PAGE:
Four years without Sophia

October 28, 2019, marks four years without Sophia. Our lovely, smart, strong-willed, lively, cheerful, ambitious and beautiful daughter and sister.
It is unreal, incomprehensible, unacceptable and unbearable.
It is said that time heals all wounds. This is not true, not here, not for us. On the contrary, our wound only seems to hurt more, as time passes. And how else could it be with this deep wound caused by Sophia’s disappearance? A disappearance shrouded in mystery and surrounded by miles of question marks.

Four years of despair, fear and insecurity about what could have happened to Sophia.
Four years of struggle with authorities who won’t see, cannot see or simply refuse to see that there are other scenarios than ‘fatal accident’.
In Uganda authorities have seen this and steps are taken to conduct a new investigation.
Their Dutch colleagues appear to stubbornly stick to the convenient tunnel, leading to ‘fatal accident’. Thus structurally ignoring the various puzzling facts that seem to point in another direction. Efforts to get some cooperation yield little to nothing. Sometimes their door seems ajar but eventually it closes again. Just words, no action. It has been one disappointment after the other. Argumentation for the lack of willingness to investigate is never given. It seems as if Sophia does not matter. Needless to say how much extra pain that causes.

It is, and it remains, important to continue to seek attention for Sophia’s incomprehensible disappearance. In Uganda, in the Netherlands, everywhere. Never enough eyes and ears to see and hear this tragic story.

On October 28 this article was published in the online edition of the Ugandan weekly magazine the Independent:

The article also appeared in the paper version of the magazine (the text is identical).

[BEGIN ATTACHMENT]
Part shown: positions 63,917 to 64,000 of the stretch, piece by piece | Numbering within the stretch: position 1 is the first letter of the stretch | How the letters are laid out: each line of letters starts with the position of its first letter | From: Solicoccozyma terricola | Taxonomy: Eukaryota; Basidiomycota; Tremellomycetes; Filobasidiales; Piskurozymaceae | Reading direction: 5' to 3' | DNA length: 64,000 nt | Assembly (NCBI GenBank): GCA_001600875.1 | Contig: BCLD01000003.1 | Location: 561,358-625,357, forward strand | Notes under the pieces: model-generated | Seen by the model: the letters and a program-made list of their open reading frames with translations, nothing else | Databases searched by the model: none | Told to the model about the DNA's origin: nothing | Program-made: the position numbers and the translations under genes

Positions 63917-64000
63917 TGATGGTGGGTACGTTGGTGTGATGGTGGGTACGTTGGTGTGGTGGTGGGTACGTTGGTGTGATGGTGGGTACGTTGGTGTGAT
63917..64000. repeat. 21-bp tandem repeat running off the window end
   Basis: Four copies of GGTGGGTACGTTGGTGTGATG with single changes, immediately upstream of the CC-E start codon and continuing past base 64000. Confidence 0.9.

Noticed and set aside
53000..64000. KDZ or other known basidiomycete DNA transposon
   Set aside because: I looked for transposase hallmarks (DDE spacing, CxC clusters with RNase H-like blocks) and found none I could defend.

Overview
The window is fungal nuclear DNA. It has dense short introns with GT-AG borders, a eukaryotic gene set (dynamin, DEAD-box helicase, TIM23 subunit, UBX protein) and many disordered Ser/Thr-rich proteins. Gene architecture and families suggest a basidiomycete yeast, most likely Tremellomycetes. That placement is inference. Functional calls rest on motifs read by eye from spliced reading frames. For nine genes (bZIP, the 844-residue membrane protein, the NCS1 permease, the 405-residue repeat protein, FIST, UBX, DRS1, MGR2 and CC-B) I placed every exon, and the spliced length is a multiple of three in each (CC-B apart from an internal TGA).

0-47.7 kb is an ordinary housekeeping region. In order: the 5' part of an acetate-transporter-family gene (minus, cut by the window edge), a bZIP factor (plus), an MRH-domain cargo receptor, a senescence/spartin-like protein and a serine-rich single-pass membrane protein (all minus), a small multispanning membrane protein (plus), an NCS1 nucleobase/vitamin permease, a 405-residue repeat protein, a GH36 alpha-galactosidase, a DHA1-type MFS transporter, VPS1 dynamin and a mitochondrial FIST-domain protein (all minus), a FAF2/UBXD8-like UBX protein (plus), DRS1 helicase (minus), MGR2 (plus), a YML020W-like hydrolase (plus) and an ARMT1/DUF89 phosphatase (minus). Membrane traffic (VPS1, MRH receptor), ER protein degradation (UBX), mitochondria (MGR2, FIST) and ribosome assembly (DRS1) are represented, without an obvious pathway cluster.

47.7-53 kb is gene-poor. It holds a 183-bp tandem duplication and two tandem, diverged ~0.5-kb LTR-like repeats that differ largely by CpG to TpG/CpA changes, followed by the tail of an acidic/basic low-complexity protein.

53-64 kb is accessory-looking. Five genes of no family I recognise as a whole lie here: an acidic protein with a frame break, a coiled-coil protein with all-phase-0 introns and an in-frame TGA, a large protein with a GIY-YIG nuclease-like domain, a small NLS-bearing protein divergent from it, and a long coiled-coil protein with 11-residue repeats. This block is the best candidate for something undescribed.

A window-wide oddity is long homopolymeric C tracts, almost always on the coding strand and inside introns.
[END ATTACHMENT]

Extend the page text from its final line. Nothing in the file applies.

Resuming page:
Pdf: Independent pdf

The best channels to reach people in rural Africa are the church and the radio. During my last journey to Uganda, in September, I have spent a lot of time in the area surrounding Murchison National Park, where Sophia was last seen. I have made contact with local church leaders and have spoken in various churches on Sunday mornings to ask the people to please come forward if they have any information. For several weeks there have been continuing announcements on the local radio. Posters and flyers have been distributed.
I had an article published in a widely read local weekly, ‘Rupiny’, which is published in the local language. The headline ‘Sophia tye kwene?’ means: ‘Where is Sophia?’ The text is a condensed version of the article that appeared in two English language national newspapers, late April.

Pdf: Rupiny pdf

Regrettably, thus far these efforts have not lead to useful information.
Which does not necessarily mean that there are no people who might have more information. There can be all sorts of reasons why people won’t talk. Investigation is and remains of great importance.

Four years sounds like an eternity but it feels as if we took Sophia to the Amsterdam airport only yesterday.
Four years, it is hard to say how we made it through. Based on studies it is said that the sense of time is seriously disturbed in people who must live with the disappearance of a loved one. That seems right. I look back on four years of fog, a fog that shows no sign of lifting.
Four years in which we have maintained hope dat one day we will find the answers for what happened to Sophia, but above all, that Sophia will be home with us one day.
We are quite aware that it is possible that this day may never come, but that has never been our starting point. That fearful thought has never prevented us from doing all that’s humanly possible to find Sophia. As every parent will understand.
So we keep fighting for Sophia, we shall not abandon her. How could that even be possible? We miss her more than words can describe.
Four years in which good friends have always supported us and continue to do so. And they also keep repeating that, one day, all those efforts must lead to results.
Four years in which complete strangers have never stopped showing their support to us, in various shapes and forms. With kind and moving messages and with donations.
We are so very grateful to all of them and welcome any kind of help in our unwavering search for Sophia.

Marije Slijkerman
Gerard, Max and Jan Koetsier

The online editor of the Independent has turned the text above into an article:


Social media
For those of you who are active on social media platforms and wish to share and follow, please do.
Due to problems with the old twitter and facebook accounts new accounts have been made.
Both are called Find Sophia Koetsier
@findSophiaK en #findSophiaK